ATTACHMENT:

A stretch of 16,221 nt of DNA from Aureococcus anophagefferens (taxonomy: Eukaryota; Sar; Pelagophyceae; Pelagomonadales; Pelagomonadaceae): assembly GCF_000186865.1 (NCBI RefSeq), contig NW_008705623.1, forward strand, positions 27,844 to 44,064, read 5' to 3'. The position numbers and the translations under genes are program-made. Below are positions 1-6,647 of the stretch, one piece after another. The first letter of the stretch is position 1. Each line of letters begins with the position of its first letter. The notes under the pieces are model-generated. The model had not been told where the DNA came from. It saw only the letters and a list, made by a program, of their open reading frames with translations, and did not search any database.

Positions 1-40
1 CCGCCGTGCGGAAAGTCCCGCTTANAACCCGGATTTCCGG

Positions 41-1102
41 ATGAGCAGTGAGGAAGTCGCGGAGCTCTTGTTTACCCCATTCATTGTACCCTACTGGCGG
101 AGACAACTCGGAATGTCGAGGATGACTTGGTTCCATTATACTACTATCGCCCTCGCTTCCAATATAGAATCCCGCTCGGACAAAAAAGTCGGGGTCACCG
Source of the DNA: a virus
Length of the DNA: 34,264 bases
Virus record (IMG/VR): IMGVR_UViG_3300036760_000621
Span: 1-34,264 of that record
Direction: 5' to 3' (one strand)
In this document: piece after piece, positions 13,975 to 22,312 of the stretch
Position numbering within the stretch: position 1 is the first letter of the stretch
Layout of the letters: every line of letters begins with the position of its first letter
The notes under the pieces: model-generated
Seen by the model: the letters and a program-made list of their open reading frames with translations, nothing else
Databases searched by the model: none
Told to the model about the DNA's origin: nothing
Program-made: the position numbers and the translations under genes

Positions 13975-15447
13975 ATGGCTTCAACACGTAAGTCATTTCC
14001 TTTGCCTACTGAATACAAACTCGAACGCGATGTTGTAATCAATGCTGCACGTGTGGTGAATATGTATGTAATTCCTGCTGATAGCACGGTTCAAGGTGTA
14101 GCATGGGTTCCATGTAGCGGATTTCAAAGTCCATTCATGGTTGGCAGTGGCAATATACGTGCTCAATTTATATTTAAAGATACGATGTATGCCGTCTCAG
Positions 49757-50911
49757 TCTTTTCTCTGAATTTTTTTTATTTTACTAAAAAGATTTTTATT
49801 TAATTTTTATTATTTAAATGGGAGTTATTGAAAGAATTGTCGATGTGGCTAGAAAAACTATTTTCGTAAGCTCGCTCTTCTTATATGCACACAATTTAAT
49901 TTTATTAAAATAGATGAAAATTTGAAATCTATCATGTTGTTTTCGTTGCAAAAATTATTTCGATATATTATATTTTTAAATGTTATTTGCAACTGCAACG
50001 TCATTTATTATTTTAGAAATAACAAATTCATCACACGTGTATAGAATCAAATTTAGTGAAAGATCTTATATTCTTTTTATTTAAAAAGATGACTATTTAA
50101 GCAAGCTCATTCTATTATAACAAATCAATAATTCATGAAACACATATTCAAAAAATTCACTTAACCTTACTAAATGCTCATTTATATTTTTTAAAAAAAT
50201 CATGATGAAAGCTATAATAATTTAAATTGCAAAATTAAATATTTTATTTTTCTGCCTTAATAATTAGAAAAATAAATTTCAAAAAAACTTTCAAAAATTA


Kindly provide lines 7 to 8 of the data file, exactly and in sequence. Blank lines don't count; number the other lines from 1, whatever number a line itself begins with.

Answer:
Source of the DNA: a virus
Length of the DNA: 34,264 bases